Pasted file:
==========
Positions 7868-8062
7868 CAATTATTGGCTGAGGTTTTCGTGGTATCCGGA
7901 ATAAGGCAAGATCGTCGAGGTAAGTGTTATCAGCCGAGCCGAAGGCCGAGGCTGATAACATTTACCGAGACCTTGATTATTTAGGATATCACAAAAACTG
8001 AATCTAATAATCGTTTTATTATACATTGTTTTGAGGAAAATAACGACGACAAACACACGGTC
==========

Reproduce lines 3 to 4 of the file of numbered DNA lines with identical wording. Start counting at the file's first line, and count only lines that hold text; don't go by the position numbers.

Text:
7901 ATAAGGCAAGATCGTCGAGGTAAGTGTTATCAGCCGAGCCGAAGGCCGAGGCTGATAACATTTACCGAGACCTTGATTATTTAGGATATCACAAAAACTG
8001 AATCTAATAATCGTTTTATTATACATTGTTTTGAGGAAAATAACGACGACAAACACACGGTC